Monday, August 19, 2013

Who Gives A Dam?

A trouble-making reader of this blog has stirred things up by sending along his thoughts about “giving a damn.”  He suggests that when Clark Gable said, “Frankly, my dear, I don’t give a damn,” he was really saying “I don’t give a dam.” A dam is a former Indian coin, worth perhaps 1/40th of a rupee (or even less, by some accounts), and, therefore, not worth a great deal. 

Linguists are at odds about this. One early example of the phrase is in 1849 by Thomas Babington Macaulay, who wrote “How they settle the matter I care not, as the Duke wrote, one twopenny damn.”  As Macaulay’s biograper, G. O. Trevelyan, maintains, the Duke in question was the Duke of Wellington, who had spent time in India, and the “damn” should have been rendered “dam,” referring to the coin.

The Oxford English Dictionary, however, says such a supposition “has no basis in fact.”  It cites Oliver Goldsmith’s “I care not three damns what figure I may cut” in 1760—well before Wellington’s time in India and, in fact, prior to his very existence.   The OED suggests “damn” is derived from the Middle English phrase “not worth a kerse [curse].”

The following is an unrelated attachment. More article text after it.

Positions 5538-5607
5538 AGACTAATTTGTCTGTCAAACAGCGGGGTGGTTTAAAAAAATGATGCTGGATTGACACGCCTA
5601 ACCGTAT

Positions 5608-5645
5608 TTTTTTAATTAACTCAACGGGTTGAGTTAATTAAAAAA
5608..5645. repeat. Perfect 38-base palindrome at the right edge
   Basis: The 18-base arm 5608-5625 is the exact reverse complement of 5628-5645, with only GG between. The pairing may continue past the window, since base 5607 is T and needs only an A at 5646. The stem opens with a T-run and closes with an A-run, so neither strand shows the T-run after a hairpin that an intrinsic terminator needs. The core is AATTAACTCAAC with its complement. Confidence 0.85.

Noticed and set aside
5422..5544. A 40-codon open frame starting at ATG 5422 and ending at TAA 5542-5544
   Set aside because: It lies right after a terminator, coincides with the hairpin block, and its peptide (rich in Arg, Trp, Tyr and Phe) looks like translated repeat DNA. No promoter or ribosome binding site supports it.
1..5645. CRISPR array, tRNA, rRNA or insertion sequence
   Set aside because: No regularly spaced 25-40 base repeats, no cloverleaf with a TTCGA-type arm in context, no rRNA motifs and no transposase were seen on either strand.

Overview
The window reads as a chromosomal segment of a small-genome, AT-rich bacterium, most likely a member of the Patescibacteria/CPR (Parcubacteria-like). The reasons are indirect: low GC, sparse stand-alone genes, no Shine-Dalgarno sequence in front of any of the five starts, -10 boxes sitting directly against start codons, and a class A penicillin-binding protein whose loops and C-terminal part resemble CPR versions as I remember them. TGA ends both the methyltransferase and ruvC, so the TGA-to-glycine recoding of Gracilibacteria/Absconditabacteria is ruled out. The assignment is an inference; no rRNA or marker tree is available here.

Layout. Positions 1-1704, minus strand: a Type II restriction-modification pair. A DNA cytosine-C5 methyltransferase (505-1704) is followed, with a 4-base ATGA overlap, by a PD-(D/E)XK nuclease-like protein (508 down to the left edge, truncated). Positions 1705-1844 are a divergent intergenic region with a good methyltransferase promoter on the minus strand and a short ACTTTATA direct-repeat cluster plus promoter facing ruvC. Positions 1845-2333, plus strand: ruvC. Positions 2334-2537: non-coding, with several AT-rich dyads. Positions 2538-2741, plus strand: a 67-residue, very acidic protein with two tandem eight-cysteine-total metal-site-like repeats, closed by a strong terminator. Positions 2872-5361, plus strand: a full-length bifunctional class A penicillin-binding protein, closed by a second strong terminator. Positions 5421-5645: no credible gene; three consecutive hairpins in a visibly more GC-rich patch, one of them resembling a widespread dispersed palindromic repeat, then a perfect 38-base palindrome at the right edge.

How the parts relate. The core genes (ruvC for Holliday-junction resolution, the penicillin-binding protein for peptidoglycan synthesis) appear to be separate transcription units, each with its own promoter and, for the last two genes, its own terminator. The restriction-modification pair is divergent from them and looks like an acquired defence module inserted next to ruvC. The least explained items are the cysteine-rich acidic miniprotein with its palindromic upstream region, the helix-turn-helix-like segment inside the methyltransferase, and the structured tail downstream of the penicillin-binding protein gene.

A similar dispute occurs with the phrase "tinker's damn." One school of thought says it should be a tinker's "dam"--referring, not to an Indian coin, but to a temporary clay or mud reinforcement that was used in the repair of pots and pans to hold solder in place while it solidified, and was then discarded. Most etymologists, however, believe that this was just a Victorian attempt to bowdlerize the phrase "tinker's damn"--derived from "tinker's curse," which can be cited as early as 1824.

As you might expect, the Bard of Buffalo Bayou gives neither a damn nor a dam about any of this, such discussion being far too much exertion for his Barleycorn-benumbed brain.  The following represents the highest level of mental activity of which he is capable.

                  The Duke of Wellington wrote Macaulay,
                        “I do not care a dam.”
                        But his writing was so scrawly,
                        It was a cryptogram.

                        Macaulay said to Wellington,
                        “You might as well just scram,
                        The way I read your spelling, son,
                        You do not care a damn.”

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